UTG Interview: ZZ Ward

Zz ward

With her bold voice and charming personality there is absolutely no reason why ZZ Ward should not take over the world. With a bluesy sound spliced softly with hip-hop and protest singer influences, Ward seems to come at you from all angles. Sure, her sound can effortlessly be written-off as resembling Adele and Amy Winehouse, but honestly, simplifying her talent by shoving it in such a tiny box would be a tragedy. It would also be rather lazy.

The first thing I noticed about Ward Friday night at the Midland Theater was the manner in which her vocals filled the room. She pushed the walls of Kansas City’s gigantic 1927 opera house, shoving her larger than life croon to the tips of the venue’s farthest balcony. With updated and pop-friendly vocal structures accompanied by brilliant bass lines and 18th and Vine jazz drumming, the set often presented a flawless combination of vintage record soul and modern radio catch. There is little doubt in my mind that Ward is marketable. She has all of the tools and elements considered necessary by the major players of mainstream radio.

She’s a very pretty girl in an industry overrun by beautiful figureheads, but do not for one second question Ward’s level of talent. With harmonics in hand and Etta James influences tucked in her pocket, Ward schooled Kansas City on the finer aspects of being a crooner. Standing in the back near the bar watching young girls spontaneously dance in the aisles of the opera house, I have no choice but to agree that the city shares my opinions.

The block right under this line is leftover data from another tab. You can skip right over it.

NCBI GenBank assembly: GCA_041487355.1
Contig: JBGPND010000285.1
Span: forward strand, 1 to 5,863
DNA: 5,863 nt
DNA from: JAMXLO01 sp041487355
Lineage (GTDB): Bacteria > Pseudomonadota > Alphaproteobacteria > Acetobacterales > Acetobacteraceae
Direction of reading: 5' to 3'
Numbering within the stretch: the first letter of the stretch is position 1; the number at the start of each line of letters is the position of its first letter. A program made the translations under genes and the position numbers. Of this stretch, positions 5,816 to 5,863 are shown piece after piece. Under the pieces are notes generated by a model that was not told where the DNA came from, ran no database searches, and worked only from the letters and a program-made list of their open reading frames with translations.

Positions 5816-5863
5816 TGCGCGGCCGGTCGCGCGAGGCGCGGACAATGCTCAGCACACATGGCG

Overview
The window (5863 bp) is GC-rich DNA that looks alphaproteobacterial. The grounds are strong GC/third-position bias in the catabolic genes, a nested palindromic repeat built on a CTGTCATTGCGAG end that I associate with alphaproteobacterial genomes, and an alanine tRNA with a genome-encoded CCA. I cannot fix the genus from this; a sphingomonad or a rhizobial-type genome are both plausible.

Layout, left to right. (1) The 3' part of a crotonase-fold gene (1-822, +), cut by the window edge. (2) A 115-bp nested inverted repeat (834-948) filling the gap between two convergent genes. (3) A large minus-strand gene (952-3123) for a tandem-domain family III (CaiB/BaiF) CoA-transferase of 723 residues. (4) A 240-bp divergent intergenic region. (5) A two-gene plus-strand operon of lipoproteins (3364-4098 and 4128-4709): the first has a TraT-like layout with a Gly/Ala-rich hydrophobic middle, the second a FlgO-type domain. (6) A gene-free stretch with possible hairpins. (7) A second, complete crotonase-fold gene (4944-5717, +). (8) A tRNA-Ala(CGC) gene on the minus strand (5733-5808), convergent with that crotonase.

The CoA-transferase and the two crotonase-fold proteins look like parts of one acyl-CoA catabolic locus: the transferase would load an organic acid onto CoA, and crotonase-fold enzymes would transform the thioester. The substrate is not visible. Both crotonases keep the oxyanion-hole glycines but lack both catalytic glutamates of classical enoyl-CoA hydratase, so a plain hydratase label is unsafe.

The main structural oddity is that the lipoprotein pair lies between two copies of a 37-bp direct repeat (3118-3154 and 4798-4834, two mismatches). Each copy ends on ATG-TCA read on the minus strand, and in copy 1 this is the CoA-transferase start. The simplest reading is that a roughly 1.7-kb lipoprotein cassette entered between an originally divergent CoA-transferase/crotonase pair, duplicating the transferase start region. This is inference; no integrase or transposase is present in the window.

Interview with ZZ Ward:

Joshua Hammond: “Til the Casket Drops” was recently used in the TV promo campaign for Pretty Little Liars. “Put the Gun Down” and “Move Like U Stole It” have also appeared on TV. How do you believe these placements have helped your career? Also, do you believe it is possible that TV has become the new radio?

ZZ Ward: I love seeing my music on TV shows!  Just having the story of a song be incorporated into the story of a script is awesome to watch. TV, like radio, can get music out to new fans, which may have never heard of you before.

Hammond: You have now gone through the process of releasing both a series of mix tapes and a full-length album. How do the processes differ? How were they similar?

Ward: Putting out the mix tape was like an introduction from me to the world. Putting out the record was totally different—it was my arrival. I show more of myself on my record and it amazes me to see fans connect to the lyrics and stories that I wrote about.

Hammond: You have been quoted as having a very wide range of influences including: John Lee Hooker, Bob Dylan, Outkast, Lil’ Kim, Tom Petty, Joni Mitchell and Bowie. How does one come across such a wide range of influences?

Ward: I have a wide range of influences for different reasons; I love hip-hop beats, and authenticity in lyricists that I grew up listening to. I love a great songwriter and the creativity of those that came before me inspires me.

Hammond: You have also worked with Kendrick Lamar, Freddie Gibbs and Fitz of Fitz and The Tantrums. How have their guest spots and contributions influenced and driven your career forward?

Ward: I have had some incredible talents on this record and I’ve learned something from every one of them. As artists, we all have different processes for writing or recording and it’s really fun to see how someone else does it.

Hammond: The above questions were pretty standard, so what is something that not a lot of people know about your career but you wish more people could know?

Ward: I hope that I inspire people to be who they are and not be afraid. My music is different and I hope that it encourages my fans to embrace their authentic selves.

Hammond: Lastly, you get to see a number of bands from a number of cities where I personally might not travel. If you could advise our readers to Google three bands that you have discovered throughout your travels, whom would you point us to?

Ward: You should check out Yellow Red Sparks, A B and the Sea and Seasick Mama.

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